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Zynga and Facebook. It's Complicated


The game company can keep growing as long as it stays in Facebook's good graces

"The next three years are a hell of a lot harder than the last three"

More than 120 million people play Zynga's online games. Employee headcount has almost quadrupled in the past year, to 775. Revenue for the three-year-old company should surpass $450 million in 2010, according to two people who have been briefed on its financials.

Mind you, Zynga's games are free. Revenue mostly comes from selling virtual hoes and machine guns and such to players of FarmVille, Mafia Wars, and other titles. "Only a few companies are so privileged to get the rocketship growth that Zynga has," says Reid Hoffman, co-founder of LinkedIn and a Zynga director and investor. As for an initial public offering, "All options are on the table," he says.

In an interview at Zynga's overflowing offices in San Francisco, Mark Pincus, the company's 44-year-old founder and CEO, seems giddy. "It's fun," he says, swiveling back and forth in a conference room chair. "It's adrenaline."

It's a sweet gig—although there's one big unknown: Facebook. Zynga's success depends on the good graces of the social network, where almost all of its games are played. "The single biggest challenge is managing growth in the face of total uncertainty," says Pincus. By all accounts he's on friendly terms with Facebook founder Mark Zuckerberg—who has shown a willingness to knock heads.

In March the social network stopped letting Zynga and other app creators promote games in the "notifications" menu users see each time they log on. Facebook said users were complaining about spam-like messages that appeared every time one of their game-playing friends found a baby duck or whacked a mobster. One protest group on Facebook with more than 5 million users called itself "I Don't Care About Your Farm, Or Your Fish, Or Your Park, Or Your Mafia!!!"

Pincus says the policy change has hurt his business in "the short term" by slowing traffic to his games in the first quarter of this year. Still, he says, Zynga and Facebook can help each other, since his company's wares increase the time and attention users spend on the social network. He compares the relationship to that of a cable company and a hit-making network: "I think it benefits Facebook's users if we can create the next Sopranos and if we can be a brand, like HBO, that their customers really want." (Pincus is a minority investor in Facebook. All he'll say about his stake is that it's "basis points.")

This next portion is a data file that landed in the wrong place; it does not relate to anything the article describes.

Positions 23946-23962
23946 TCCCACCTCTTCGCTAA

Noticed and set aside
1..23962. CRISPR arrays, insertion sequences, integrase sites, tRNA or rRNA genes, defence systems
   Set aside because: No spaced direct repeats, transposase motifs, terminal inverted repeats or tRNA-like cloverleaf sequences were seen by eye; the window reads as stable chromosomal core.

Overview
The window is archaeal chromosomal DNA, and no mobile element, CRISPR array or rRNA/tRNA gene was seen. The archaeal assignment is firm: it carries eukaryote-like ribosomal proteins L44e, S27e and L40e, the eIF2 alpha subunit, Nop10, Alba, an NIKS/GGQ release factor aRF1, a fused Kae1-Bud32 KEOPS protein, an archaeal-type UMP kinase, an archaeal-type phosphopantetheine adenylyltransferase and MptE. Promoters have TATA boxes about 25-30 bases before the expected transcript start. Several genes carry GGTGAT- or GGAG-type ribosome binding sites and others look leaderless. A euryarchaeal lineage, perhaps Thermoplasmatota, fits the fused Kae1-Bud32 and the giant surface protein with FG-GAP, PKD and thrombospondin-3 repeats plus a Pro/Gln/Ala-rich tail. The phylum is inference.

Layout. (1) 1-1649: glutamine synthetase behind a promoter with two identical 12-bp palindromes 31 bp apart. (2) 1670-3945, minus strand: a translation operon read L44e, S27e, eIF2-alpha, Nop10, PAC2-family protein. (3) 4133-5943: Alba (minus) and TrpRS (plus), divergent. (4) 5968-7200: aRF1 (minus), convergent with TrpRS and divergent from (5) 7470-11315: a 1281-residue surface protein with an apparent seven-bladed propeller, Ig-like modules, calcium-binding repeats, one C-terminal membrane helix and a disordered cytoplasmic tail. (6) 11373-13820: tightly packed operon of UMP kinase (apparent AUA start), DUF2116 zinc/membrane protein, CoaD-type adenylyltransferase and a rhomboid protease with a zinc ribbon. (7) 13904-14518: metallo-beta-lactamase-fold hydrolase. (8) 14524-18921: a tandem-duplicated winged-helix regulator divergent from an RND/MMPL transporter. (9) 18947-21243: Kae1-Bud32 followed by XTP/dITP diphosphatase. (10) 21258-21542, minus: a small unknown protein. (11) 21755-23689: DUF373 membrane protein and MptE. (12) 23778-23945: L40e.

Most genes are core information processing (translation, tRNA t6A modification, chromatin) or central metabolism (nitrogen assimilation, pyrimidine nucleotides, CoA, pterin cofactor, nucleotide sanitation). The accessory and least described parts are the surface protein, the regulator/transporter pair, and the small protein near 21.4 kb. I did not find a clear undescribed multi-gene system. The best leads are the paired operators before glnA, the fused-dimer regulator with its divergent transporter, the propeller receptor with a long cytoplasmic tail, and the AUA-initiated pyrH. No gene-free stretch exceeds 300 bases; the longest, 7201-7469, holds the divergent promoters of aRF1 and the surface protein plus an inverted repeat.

Facebook doesn't just get happier users, it also gets big checks from Zynga. Any time a game looks like a potential hit, Pincus says his company deploys millions of dollars on ads promoting it to members of the social network. In total, Zynga spends between $5 million and $8 million per month for banner ads on Facebook, according to NeXt Up! Research. The aggressive promotions make it difficult for rivals to copy an idea for a game and make it as successful as Zynga's version, says Lisa Marino, chief revenue officer of app startup RockYou. "Social gaming is a math equation," says Marino. "When you put millions of dollars down to protect [a franchise], you will win it."

Facebook could force Zynga to adjust its math. More than 90% of the company's revenues come from users converting real cash into proprietary virtual currency. FarmVille, for example, has Farm Coins. Say you buy a tractor for 5,000 Farm Coins, which equals about $3.30. Typically the company pays less than 10% of that to a third-party transaction handler such as PayPal and keeps the rest. (In March, PayPal said Zynga was its second-largest merchant after eBay.)

Facebook is testing a service called Facebook Credits that would offer a single virtual currency for use on many different apps. If the social network forces app makers to use Facebook Credits, as some developers expect will happen this year, Zynga would have to pay the company up to 30% of every transaction. "If Credits become pervasive, I don't think Pincus can stop it. It's going to hit the margin," says Peter Relan, executive chairman of CrowdStar, one of Zynga's many competitors.

"There's just going to be one currency that people use" on all apps, Zuckerberg told Bloomberg TV on Apr. 21. He didn't say when Credits might become mandatory. Pincus is trying out the currency as an option in FarmVille and other games. "There is definite value for users and developers in having the trusted Facebook brand associated with buying virtual goods," he says.

Pincus says he's eyeing other ways to get his games in front of the masses. Apple's (AAPL) announcement on Apr. 8 that it plans to include a program for connecting people in social games played on the iPhone and iPad caught his attention: "It would make a lot of sense for Apple to be interested in doing more to enable social gaming," he says.

For now, Zynga's mission is to keep cranking out those Facebook hits. Work is going on around the clock; Pincus is encouraging employees to develop pet projects during weekend-long programming marathons. And, of course, the company is hiring like crazy. To help fill 300 job openings, it's running an ad on a billboard in San Francisco and has bought local public-radio sponsorships.

Pincus will need all the intensity he can get. Electronic Arts (ERTS) upped the ante in November when it bought Zynga rival Playfish for $275 million. "Zynga is riding high," says Barry Cottle, general manager of EA's interactive unit. "But they may soon find out that the next three years are a hell of a lot harder than the last three."

The bottom line: As long as Zynga keeps supplying Facebook with hit games—and ad revenue—this could be a long and profitable partnership.


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